From WNYC in New York, this is On the Media. I'm Brooke Gladstone.
And I'm Bob Garfield. When WikiLeaks released 200,000-some US diplomatic cables, one journalist's name was mentioned more than 400 times. He is Wadah Khanfar, news director of the Qatar-based satellite news channel Al Jazeera.
Many of the mentions involved diplomatic complaints about Al Jazeera’s coverage of the Iraq War and the Middle East, in general, which coverage the U.S. government has often regarded as populistic to the point of inflammatory.
Here's how Wadah Khanfar explained Al Jazeera’s perspective to us last year:
The amount of commitment that our audience have towards Al Jazeera, they embrace us, not because we are politically correct from the point of view of governments, which most of them are authoritarian, no. We are full of pride and determination because the public think of Al Jazeera as their own.
Bu the Wikileaks revelation this week was of a very different sort, antagonizing not the United States government but Qatar’s. And Khanfar is no longer running Al Jazeera.
The reason? Possibly the emergence of one particular WikiLeak, a 2005 cable from US ambassador to Qatar, Chase Untermeyer, suggesting that Khanfar had softened coverage of the Iraq invasion, under pressure from the United States and Qatar, whose royal family funds Al Jazeera.
Khanfar has been replaced by Shaykh Hamad bin Yasim bin Muhammad Al Thani, a member of the Qatari Royal Family.
Lawrence Pintak is a longtime Middle East correspondent and author of The New Arab Journalist: Mission and Identity in a Time of Turmoil. Lawrence, welcome back to On the Media.
Whadar Khanfar steps down, kind of a jaw-dropping development, no?
This man is the figure, the most influential figure in Arab journalism, and certainly one of the most influential figures in global journalism.
For the last eight years he has piloted Al Jazeera to be the news organization that everyone turns to, whether they like it or not. And with the launch of Al Jazeera English a decade ago, that influences people around the world.
Influential, powerful but not without controversy.
Well, he's certainly a very controversial figure. There are many in the newsroom who have complained about what they see as his pro-Hamas proclivities. Many see that playing out on the air at Jazeera, and that has brought him into conflict with his Qatari masters at times, many would argue with very good reason.
Now, let's get to the case at hand here, the revelation through WikiLeaks that in the wake of complaints from the Americans, Al Jazeera removed some of what the Americans considered to be inflammatory images. This revelation appears and the next thing you know he is out the door. What are we to make of that?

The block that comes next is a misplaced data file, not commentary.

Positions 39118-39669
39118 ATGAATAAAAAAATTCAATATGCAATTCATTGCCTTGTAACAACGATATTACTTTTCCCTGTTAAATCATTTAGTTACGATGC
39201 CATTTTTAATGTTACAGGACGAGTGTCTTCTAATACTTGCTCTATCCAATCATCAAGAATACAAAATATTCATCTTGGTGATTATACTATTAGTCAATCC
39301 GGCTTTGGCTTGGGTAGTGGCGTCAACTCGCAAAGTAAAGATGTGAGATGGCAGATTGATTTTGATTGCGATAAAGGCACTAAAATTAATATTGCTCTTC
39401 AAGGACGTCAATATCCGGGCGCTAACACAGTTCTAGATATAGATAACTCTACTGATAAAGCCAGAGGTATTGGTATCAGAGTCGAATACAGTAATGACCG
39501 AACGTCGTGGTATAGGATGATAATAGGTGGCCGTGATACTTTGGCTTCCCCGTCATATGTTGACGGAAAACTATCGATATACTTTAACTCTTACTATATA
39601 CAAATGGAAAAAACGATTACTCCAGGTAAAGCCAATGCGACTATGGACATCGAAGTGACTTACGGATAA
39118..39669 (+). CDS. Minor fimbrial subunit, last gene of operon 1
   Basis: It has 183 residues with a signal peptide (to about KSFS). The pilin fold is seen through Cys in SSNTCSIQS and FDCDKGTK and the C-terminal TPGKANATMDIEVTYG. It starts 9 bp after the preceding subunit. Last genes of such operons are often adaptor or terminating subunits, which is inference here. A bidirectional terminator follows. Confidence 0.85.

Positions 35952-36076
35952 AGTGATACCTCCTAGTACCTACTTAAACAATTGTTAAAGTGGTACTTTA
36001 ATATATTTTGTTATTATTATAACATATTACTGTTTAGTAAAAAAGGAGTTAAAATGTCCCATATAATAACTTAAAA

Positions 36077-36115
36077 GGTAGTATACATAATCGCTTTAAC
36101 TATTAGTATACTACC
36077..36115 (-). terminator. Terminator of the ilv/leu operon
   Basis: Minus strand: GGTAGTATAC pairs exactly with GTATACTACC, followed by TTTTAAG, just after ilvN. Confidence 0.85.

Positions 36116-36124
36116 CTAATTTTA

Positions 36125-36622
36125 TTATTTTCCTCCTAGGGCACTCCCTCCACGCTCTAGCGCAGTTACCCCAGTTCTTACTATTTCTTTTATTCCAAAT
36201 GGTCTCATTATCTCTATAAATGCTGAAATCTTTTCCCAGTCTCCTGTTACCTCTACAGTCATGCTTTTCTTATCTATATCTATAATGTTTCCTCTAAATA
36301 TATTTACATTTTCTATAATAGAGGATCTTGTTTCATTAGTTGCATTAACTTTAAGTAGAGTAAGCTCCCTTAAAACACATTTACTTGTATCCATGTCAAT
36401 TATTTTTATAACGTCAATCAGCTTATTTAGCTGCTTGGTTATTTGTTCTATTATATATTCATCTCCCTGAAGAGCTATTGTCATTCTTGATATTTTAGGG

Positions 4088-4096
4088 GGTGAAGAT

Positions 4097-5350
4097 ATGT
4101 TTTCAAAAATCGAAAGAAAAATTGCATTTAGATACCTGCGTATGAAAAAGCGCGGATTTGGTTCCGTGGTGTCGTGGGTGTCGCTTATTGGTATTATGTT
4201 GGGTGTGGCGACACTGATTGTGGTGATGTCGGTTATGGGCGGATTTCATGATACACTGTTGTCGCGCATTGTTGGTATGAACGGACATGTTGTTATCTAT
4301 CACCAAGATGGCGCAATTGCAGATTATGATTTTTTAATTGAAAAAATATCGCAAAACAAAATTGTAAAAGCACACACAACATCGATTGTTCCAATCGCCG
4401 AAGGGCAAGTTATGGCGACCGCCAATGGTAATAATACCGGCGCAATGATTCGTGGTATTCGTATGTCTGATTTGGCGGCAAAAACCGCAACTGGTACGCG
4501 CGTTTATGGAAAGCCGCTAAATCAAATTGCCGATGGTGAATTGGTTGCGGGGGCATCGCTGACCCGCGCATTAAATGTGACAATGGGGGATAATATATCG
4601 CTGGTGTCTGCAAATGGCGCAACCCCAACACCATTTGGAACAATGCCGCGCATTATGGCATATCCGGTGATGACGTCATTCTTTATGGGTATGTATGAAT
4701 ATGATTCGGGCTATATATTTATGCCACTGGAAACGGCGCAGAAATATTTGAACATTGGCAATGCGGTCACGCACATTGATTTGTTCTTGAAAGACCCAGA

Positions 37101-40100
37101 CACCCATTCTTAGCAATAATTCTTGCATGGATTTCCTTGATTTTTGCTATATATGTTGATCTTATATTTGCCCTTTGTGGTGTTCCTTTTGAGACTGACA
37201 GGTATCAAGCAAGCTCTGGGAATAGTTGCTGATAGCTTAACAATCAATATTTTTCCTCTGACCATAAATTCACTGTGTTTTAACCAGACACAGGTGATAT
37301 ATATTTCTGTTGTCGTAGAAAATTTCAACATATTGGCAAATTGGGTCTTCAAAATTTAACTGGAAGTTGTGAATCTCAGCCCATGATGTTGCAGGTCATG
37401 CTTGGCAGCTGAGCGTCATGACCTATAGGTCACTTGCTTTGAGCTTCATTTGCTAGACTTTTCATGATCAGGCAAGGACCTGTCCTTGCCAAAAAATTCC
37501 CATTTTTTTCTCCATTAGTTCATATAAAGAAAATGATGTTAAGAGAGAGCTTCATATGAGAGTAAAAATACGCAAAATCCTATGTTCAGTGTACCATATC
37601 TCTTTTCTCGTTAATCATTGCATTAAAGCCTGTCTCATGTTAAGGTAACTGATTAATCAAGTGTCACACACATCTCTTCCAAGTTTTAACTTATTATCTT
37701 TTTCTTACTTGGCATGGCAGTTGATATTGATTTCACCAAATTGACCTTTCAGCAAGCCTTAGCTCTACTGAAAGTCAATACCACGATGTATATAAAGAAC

We only have a circumstantial evidence that there's a direct connection between those cables and his resignation. The pressures he was facing from his own government, the Qatari government, not to completely alienate the Americans, while at the same time trying to provide a pretty drastically different view of the war, meant that he was playing both sides against the middle automatically.
If he was ousted, I would bet a thousand dollars that it was not over these WikiLeaks cables because ultimately all he was shown doing in these WikiLeaks cables is what the Qatari government wanted him to do, placate the Americans. If, in fact, he was fired as a result of it, it was simply an excuse to get rid of him.
Al Jazeera has been way out in front of everybody else on Tunisia and Syria and Libya and Egypt, but in its own backyard, neighboring Bahrain, not so much. And the question is to what extent do the Qatari royals have on the way Al Jazeera’s covering or not covering democratic protests in neighboring Bahrain.
There have been a lot of rumblings in the newsroom about the fact that the Qatar government has been the prime sponsor for the Libyan opposition. Jazeera’s coverage has been all Libya all the time. And at the same time the coverage of Bahrain has been, shall we say limited in the extreme or as someone in the newsroom said to me, too balanced.
It's known in the newsroom, people around him, that Khanfar has been uncomfortable with both of these extremes.
One more thing, and it concerns Al Jazeera’s reputation and credibility with its audiences in the Arab world. Where does it stand in the wake of these episodes on the Arab street and in the, the halls of Arab power?
On the street it's very popular in countries where there are revolutions, in the halls of power not so much. There is a great deal of angst about the direction Jazeera has driven the region.
Prince Al-Waleed bin Talal, one of the richest man in the world, recently announced the launch of Al Arab, another all-news channel that will more directly reflect the views of those in the halls of power, to drive the Saudi viewpoint across the region. And Jazeera’s not taking that lightly.
So this change of leadership could be a preemptive move to try to counter Saudi Arabia's play at regaining the upper hand in Arab media.
Dean Pintak, thank you very much.
My pleasure, anytime.
Lawrence Pintak is the dean of the Edward R. Murrow College of Communication at Washington State University and author of “The New Arab Journalist: Mission and Identity in the Time of Turmoil”
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